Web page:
The economics of gas flaring in oil and gas processing environments: A case study of electric power station in a developing country
Oduoza, Chike F.
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Gas flaring continues to pose significant threat to the environment and economy of oil and gas producing countries in particular and the globe in general. This process impacts adversely to the health and safety of the inhabitant of these countries. About 100 Billion Cubic Meters (BCM) of gas is being flared globally on annual basis with Russia and Nigeria flaring more than other countries to the tune of 35.5 and 15.2 BCM, respectively. During oil and gas processing, excess gas that is generated could be managed and beneficially harnessed by systematic channelling of the gas to the power sector where turbines utilize it to generate power. The aim of this study therefore is to investigate the production, distribution, consumption and wastage/misuse of associated gas in a typical gas-processing environment to find out the cost and effect of gas flaring. The methodology adopted to gather data involves case studies, interviews, questionnaires, artefacts and observations. The investigation site has seven gas production wells with an output of 7.2 million cubic meters per day (mmcmd). While 91.7% of this output is supplied to customers for consumption, the remaining 8.3% is controllably flared. The flared quantity increases with reduction in customers' demand and during production down time. It was found in the investigation that an average power station comprising three gas turbines and one steam turbine utilises about 3.0 mmcmd of gas to generate approximately 600-650MW of electricity. Consequently, this research proposes that with the employment of an additional gas turbine, substantial quantity of the flared gas could be sustainably used to generate power if the flaring process is properly managed.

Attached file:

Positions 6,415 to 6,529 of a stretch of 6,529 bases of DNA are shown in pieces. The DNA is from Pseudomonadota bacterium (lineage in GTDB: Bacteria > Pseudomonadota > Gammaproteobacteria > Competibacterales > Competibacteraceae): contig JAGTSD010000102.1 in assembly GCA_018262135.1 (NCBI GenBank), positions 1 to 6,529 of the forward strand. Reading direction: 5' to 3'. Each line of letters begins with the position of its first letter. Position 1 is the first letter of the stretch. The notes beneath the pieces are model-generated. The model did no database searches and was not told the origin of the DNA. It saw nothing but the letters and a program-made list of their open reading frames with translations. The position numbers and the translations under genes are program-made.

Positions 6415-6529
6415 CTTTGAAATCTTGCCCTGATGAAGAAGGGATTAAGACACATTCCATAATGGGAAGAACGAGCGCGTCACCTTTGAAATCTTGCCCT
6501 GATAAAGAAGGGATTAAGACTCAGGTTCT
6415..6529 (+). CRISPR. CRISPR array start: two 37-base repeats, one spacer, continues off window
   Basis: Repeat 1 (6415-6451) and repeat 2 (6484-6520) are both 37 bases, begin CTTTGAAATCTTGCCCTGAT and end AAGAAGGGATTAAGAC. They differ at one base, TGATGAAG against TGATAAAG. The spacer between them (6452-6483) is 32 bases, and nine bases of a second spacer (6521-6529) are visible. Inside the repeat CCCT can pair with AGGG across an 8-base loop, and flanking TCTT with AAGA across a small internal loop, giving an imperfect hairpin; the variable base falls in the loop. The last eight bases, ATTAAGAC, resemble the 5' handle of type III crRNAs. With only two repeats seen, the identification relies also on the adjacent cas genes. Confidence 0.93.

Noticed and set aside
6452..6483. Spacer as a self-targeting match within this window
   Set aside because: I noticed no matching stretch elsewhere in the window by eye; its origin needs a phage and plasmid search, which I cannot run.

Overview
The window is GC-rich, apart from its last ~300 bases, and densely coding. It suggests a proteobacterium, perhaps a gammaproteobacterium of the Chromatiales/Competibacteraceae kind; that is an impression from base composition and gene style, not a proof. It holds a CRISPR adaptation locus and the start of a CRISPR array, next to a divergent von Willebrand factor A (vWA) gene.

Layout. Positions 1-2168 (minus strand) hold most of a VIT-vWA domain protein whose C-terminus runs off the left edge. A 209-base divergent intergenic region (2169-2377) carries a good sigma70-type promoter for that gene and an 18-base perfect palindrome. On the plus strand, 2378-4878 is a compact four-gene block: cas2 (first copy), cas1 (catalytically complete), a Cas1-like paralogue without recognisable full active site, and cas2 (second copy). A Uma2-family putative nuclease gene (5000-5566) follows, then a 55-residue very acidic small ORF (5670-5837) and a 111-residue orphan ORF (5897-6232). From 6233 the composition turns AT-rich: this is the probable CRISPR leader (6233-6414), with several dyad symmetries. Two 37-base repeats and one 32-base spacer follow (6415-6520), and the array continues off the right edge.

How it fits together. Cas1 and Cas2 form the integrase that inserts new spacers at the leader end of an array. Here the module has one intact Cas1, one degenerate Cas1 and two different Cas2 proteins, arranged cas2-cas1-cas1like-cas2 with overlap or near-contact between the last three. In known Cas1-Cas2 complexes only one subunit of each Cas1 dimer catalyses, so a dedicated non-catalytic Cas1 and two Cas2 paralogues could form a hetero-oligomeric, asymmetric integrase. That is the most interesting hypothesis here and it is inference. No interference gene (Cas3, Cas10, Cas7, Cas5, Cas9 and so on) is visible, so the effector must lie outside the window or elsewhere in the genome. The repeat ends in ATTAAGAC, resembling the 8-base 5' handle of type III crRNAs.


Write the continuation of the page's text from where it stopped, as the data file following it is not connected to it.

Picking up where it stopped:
Paper presented at the Proceedings of the 24th International Conference on Flexible Automation & Intelligent Manufacturing, held May 20-23, 2014 in San Antonio, Texas, and organized by the Center for Advanced Manufacturing and Lean Systems, University of Texas at San AntonioIncludes bibliographical references